A soup to feed every guest, no matter how finicky
This Cashew Tomato Soup has hippie roots, as it is based on a recipe found in "The Tassajara Recipe Book" by Edward Espe Brown, but its rich and spicy creaminess makes it a favorite for modern palates as well. I serve it to everyone and mention that it's vegan only when there's a vegan around to care. It's a quick and simple dish that can easily be made ahead of time and reheated just before serving.
The texture of the soup is creamy, but unless you have one of those super powerful Vitamix-style blenders, it will likely have some texture from the cashews. I don't mind this, but I do know someone who strains her cashew mix before adding to pot. I recommend that you try the soup as is before opting for straining; why add an extra step if it's not necessary?
This recipe can easily be divided in half or multiplied to feed the masses. Just be careful with the ground cloves when scaling up the amounts, as you can go overboard there. Err on the side of less and you will be good.
CASHEW TOMATO SOUP
SERVES: 8 to 10
In a blender (or using an immersion blender) blend the cashews and water until smooth. I find it helpful to do this in an 8-cup batter bowl, which gives me enough room to really blend the cashews with my immersion blender. A Vitamix would also be handy, although a regular blender will work as well. Set aside. Don't wash your blender, as you will be using it again soon.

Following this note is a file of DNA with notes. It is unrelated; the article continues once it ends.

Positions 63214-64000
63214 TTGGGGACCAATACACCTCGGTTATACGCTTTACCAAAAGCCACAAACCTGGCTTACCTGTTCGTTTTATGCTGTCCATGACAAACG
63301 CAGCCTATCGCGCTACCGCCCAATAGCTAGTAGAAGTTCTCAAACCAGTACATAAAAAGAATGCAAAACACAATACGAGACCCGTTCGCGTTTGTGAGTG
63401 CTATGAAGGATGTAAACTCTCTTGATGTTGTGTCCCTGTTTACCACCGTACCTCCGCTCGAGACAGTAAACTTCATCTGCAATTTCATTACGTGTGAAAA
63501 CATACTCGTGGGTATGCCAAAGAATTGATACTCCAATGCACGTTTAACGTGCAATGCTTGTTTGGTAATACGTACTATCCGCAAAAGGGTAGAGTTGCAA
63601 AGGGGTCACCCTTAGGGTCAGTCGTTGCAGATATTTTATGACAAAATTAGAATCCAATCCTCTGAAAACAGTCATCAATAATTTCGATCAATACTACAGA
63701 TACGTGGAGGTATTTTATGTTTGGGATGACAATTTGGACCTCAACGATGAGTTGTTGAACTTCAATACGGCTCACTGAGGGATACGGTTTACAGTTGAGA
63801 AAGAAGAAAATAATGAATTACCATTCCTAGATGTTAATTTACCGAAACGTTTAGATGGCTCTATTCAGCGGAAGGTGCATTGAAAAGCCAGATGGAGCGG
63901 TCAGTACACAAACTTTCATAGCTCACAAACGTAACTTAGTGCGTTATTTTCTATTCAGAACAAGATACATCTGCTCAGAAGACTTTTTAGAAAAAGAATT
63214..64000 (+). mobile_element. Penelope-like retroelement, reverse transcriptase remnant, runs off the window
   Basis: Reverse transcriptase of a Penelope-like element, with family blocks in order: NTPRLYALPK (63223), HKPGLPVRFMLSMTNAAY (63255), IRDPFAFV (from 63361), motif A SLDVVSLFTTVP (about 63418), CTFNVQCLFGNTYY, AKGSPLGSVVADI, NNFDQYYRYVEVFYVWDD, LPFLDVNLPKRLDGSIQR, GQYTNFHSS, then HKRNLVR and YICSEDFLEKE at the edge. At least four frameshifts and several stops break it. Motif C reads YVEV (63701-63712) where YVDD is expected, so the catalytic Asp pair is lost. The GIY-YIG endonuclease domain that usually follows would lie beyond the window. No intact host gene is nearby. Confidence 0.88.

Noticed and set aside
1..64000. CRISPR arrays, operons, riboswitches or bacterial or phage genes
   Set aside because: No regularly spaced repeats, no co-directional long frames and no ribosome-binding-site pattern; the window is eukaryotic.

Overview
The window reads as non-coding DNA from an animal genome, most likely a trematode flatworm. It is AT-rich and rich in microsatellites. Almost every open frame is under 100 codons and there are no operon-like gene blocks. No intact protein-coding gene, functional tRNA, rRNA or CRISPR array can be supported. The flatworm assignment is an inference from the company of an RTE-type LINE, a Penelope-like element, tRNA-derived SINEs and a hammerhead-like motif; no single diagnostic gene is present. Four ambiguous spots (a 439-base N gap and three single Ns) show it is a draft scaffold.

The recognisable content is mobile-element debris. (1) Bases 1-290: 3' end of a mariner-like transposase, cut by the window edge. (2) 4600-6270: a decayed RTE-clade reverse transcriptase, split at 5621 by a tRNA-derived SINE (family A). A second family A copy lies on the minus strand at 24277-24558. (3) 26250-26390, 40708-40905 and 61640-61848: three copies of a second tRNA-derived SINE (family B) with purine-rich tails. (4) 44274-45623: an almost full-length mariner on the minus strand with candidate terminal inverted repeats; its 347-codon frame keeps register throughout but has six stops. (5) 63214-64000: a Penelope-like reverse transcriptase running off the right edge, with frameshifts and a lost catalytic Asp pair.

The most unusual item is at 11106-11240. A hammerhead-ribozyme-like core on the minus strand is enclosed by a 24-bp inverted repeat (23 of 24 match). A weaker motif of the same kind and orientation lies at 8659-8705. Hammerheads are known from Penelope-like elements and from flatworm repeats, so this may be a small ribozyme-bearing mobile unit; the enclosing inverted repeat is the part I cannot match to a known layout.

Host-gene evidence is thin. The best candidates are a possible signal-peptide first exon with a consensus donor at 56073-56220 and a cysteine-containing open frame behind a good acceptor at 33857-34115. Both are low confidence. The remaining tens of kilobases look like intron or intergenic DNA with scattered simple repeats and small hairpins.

In a large sauce pan or Dutch oven, heat the oil, and add the onion, celery and salt. Cook slowly, partially covered. Stir occasionally. When onions are soft and translucent, add the garlic and chipotle, and cook until fragrant. Add remaining spices and continue to cook another minute or two.
Add tomatoes and cashew milk, and stir. Bring to a gentle simmer and cook until soup begins to thicken slightly, about 10 minutes. Blend using an immersion blender, or in batches in a blender (be very careful when blending hot liquids!), until soup is smooth. Return to pot, taste for seasoning, and add the lemon or lime juice if needed. Reheat gently, watching carefully as it's easy to scorch the bottom.
Ladle into bowls and garnish with the optional herbs.
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To comment, please click here.
Interested in a private Judaic studies instructor for free? Let us know by clicking here.
(Dana Velden is a writer for TheKitchn.com, a nationally known blog for people who love food and home cooking. Submit any comments or questions to: firstname.lastname@example.org.)